More particularly, for example, the terminal can be coupled to a digital video broadcasting (e.g., DVB-T, DVB-H, ISDB-T, ATSC, etc.) network. As will be appreciated, by directly or indirectly connecting the terminals and a digital broadcaster 108 of the digital video broadcasting network, the terminals can receive content, such as content for one or more television, radio and/or data channels, from the digital broadcaster. In this regard, the digital broadcaster can include, or be coupled to, a transmitter (TX) 110, such as a DVB-T TX. Similarly, the terminal can include a receiver, such as a DVB-T receiver (not shown). The terminal can be capable of receiving content from any of a number of different entities in any one or more of a different number of manners. In one embodiment, for example, the terminal can comprise a terminal 80′ capable of transmitting and/or receiving data, content or the like in accordance with a DVB (e.g., DVB-T, DVB-H, etc.) technique as well as a mobile (e.g., 1G, 2G, 2.5G, 3G, etc.) communication technique. In such an embodiment, the terminal 80′ may include an antenna 82A for receiving content from the DVB-T TX, and another antenna 82B for transmitting signals to and for receiving signals from a BS 84. For more information on such a terminal, see U.S. patent application Ser. No. 09/894,532, entitled: Receiver, filed Jun. 29, 2001, the contents of which is incorporated herein by reference in its entirety.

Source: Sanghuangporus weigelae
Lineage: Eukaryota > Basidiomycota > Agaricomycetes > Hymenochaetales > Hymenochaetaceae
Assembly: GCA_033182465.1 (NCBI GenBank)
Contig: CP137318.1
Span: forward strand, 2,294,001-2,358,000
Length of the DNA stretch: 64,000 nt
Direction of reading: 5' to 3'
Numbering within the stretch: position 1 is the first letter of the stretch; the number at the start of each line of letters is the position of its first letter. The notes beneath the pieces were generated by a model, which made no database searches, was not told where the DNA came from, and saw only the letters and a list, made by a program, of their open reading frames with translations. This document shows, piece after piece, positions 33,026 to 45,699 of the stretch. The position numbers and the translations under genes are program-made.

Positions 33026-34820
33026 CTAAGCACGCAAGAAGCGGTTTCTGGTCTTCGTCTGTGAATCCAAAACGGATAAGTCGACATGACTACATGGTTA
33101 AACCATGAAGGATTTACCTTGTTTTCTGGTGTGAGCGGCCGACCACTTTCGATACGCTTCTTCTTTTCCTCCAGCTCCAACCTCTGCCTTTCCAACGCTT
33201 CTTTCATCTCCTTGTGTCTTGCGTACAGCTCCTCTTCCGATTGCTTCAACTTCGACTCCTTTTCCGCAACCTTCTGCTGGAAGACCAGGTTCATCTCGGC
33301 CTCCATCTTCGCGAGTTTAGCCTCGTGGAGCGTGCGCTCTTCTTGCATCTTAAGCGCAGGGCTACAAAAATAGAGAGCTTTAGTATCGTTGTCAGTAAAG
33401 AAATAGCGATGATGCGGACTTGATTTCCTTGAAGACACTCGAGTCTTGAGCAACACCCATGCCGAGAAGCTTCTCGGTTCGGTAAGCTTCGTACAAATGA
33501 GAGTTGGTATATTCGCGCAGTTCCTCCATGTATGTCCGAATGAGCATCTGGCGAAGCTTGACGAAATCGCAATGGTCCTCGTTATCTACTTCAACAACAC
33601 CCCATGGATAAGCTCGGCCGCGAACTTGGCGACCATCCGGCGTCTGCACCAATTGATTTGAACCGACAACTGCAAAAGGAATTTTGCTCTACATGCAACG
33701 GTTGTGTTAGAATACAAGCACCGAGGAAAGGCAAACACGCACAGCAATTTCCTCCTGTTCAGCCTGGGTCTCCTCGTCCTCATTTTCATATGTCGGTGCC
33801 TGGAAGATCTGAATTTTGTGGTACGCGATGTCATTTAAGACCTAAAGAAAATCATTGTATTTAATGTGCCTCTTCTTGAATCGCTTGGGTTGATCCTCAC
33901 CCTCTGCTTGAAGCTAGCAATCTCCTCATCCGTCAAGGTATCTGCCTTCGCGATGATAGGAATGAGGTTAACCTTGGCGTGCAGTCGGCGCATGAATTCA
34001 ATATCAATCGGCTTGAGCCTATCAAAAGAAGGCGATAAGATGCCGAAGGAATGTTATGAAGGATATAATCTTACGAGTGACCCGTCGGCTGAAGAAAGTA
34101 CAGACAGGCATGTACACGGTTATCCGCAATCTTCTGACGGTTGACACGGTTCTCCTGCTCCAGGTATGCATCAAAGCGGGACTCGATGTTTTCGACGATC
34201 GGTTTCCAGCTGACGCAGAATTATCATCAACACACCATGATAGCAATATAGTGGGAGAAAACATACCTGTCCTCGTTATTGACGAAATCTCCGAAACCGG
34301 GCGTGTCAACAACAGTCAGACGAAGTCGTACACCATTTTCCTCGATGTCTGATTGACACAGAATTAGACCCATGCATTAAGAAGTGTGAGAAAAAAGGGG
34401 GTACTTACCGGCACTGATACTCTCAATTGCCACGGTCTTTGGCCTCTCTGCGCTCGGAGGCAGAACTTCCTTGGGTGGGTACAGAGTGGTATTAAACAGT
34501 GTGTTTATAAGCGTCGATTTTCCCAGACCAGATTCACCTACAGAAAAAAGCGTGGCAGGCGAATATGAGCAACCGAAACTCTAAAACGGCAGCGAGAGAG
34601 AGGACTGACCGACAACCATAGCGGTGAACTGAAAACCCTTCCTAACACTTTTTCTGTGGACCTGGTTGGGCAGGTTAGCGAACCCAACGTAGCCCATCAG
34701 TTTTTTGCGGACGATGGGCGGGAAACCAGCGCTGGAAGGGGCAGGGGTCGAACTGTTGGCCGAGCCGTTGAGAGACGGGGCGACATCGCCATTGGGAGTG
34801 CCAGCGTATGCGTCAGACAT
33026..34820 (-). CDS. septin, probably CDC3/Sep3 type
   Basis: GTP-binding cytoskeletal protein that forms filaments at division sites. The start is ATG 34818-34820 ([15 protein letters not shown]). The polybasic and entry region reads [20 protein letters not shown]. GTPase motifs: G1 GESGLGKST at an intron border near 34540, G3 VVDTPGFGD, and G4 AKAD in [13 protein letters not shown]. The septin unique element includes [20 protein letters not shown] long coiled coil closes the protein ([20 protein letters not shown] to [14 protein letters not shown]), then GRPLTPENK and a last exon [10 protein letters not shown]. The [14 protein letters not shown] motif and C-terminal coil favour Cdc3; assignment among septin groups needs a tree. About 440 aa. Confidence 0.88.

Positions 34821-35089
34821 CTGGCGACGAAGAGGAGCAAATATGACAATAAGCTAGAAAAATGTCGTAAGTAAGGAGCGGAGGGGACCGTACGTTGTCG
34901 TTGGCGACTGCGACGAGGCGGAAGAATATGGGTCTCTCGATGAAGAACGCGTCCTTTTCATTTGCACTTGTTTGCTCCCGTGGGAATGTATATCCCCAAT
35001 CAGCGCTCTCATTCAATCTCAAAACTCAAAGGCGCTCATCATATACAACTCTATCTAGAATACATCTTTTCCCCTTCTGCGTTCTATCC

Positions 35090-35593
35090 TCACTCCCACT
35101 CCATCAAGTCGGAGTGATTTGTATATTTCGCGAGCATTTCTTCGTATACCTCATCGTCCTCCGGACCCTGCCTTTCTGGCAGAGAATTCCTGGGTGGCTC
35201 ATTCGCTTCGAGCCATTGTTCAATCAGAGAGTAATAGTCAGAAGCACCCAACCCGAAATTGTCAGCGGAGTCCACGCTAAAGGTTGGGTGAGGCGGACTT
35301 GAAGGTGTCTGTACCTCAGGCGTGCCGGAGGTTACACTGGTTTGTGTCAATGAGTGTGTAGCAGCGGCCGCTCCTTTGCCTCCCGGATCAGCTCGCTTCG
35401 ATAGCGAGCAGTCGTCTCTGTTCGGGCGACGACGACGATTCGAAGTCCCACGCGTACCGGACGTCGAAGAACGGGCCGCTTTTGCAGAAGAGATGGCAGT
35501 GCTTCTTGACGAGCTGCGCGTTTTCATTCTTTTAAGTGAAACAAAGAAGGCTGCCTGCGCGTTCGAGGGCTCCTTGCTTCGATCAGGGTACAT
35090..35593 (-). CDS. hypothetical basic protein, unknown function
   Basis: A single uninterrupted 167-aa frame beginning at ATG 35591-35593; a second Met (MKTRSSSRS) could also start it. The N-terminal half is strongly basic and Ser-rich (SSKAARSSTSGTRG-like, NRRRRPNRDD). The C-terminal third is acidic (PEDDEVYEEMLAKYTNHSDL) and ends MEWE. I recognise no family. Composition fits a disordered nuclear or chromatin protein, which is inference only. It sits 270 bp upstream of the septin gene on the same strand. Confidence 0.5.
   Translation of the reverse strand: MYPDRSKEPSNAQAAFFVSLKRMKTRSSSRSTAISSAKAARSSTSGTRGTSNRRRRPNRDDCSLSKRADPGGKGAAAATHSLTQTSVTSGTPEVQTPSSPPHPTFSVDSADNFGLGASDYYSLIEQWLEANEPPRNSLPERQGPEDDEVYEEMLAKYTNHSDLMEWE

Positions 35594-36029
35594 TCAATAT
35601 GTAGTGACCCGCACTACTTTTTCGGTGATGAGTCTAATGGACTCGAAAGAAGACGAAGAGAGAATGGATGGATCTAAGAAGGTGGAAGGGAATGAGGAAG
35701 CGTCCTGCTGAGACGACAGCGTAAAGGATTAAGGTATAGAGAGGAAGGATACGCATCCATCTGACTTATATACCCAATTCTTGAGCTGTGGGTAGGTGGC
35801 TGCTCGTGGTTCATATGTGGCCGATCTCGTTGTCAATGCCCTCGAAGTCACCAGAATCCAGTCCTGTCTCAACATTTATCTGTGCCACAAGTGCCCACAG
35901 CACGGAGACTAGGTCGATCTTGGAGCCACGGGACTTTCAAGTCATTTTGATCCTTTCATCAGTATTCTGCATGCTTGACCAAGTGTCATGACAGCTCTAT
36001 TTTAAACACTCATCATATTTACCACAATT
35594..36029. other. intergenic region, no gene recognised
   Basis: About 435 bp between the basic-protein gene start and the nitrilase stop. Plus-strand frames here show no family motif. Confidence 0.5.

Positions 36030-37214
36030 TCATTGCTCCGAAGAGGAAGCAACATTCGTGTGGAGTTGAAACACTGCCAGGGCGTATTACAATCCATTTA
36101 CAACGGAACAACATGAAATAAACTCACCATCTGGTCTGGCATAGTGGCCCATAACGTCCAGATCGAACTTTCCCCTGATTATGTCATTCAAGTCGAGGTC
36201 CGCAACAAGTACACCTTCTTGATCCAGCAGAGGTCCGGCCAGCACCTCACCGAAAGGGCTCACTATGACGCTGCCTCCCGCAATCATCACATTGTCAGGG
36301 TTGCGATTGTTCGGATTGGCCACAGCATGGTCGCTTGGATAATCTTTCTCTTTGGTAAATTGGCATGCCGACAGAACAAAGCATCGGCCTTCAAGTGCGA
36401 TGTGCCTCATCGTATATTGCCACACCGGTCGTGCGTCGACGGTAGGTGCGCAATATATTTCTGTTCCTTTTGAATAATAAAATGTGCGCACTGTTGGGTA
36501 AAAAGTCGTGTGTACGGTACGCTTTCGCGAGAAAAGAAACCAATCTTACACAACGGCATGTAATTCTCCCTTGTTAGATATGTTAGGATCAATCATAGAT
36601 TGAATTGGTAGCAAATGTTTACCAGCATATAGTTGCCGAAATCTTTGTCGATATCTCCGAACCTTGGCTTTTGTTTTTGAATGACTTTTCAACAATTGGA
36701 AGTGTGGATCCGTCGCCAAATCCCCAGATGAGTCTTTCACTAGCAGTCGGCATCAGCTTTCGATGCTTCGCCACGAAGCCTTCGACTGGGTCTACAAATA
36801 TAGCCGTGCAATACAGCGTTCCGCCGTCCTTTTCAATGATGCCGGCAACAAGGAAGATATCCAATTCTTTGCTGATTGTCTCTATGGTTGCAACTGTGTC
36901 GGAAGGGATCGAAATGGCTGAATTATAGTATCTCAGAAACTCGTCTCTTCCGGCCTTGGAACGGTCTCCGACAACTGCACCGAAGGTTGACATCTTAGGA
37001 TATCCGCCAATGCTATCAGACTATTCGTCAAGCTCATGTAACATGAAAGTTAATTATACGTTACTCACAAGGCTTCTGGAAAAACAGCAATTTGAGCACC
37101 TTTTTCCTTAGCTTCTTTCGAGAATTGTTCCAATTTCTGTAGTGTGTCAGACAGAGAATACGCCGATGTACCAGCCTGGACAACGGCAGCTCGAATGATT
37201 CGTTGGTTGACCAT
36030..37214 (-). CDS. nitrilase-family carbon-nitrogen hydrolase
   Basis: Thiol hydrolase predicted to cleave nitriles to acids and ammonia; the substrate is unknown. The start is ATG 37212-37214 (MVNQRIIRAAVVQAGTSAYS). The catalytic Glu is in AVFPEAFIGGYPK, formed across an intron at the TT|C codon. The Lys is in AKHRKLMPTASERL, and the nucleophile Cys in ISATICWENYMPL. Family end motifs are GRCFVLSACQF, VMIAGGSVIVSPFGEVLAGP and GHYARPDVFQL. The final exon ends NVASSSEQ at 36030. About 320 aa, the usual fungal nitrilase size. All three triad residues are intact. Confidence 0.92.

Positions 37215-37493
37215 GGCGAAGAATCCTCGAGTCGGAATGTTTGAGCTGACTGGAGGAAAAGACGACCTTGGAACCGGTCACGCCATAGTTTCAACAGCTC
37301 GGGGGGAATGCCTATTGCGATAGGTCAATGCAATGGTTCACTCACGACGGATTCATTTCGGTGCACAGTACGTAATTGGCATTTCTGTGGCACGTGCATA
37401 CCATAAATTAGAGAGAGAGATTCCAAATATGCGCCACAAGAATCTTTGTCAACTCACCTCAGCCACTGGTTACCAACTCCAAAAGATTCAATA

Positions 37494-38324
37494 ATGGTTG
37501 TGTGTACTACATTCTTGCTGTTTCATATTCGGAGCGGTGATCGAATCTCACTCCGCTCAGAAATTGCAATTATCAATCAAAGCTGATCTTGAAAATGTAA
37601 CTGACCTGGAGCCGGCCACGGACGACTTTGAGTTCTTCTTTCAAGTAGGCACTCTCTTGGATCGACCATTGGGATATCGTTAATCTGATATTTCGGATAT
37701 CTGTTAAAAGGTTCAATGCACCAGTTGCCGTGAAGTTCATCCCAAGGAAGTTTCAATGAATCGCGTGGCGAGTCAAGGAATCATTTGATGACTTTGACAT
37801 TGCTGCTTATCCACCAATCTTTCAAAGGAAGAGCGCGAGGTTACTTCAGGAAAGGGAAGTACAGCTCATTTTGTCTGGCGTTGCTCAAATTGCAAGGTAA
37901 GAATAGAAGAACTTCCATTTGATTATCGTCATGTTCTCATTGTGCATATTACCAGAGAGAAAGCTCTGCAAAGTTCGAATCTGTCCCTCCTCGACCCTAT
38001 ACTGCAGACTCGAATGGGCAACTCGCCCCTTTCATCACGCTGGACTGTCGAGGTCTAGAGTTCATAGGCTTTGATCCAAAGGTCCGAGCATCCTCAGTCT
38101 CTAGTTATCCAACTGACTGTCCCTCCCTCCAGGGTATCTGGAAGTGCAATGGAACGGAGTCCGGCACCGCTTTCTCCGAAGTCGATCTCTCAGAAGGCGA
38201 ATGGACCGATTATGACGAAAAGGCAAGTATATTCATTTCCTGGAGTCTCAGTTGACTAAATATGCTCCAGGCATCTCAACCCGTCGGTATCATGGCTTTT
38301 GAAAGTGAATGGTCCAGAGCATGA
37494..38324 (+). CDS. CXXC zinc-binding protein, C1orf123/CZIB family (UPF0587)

In addition to, or in lieu of, directly coupling the terminal 80 to the digital broadcaster 108 via the TX 110, the terminal can be coupled to a digital broadcast (DB) receiving terminal 112 which, in turn, can be coupled to the digital broadcaster 32, such as directly and/or via the TX. In such instances, the digital broadcast receiving terminal can comprise a DVB-T receiver, such as a DVB-T receiver in the form of a set top box. The terminal can be locally coupled to the digital broadcast receiving terminal, such as via a personal area network. In one advantageous embodiment, however, the terminal can additionally or alternatively be indirectly coupled to the digital broadcast receiving terminal via the Internet 92.

As will be appreciated, at one or more instances, two or more network entities, such as those shown in FIG. 8, can be capable of communicating with one another, such as to transmit and/or receive video data. In such instances, it may be desirable to transcode the video data from one format into another format before or after transmission. In other instances, it may be desirable to transcode video data for local use by the network entity transcoding the video data. Thus, any one or more of the entities of the system shown in FIG. 8 can include, or otherwise be capable of implementing, the transcoder 50 of embodiments of the present invention. By including, or otherwise being capable of implementing, the transcoder of embodiments of the present invention, the entities can be capable of transcoding video data before the respective entities transmit the video data, or after the respective entities receive the video data. Reference will now be made to FIGS. 9-12, which more particularly illustrate various entities of the system shown in FIG. 1 for purposes of example.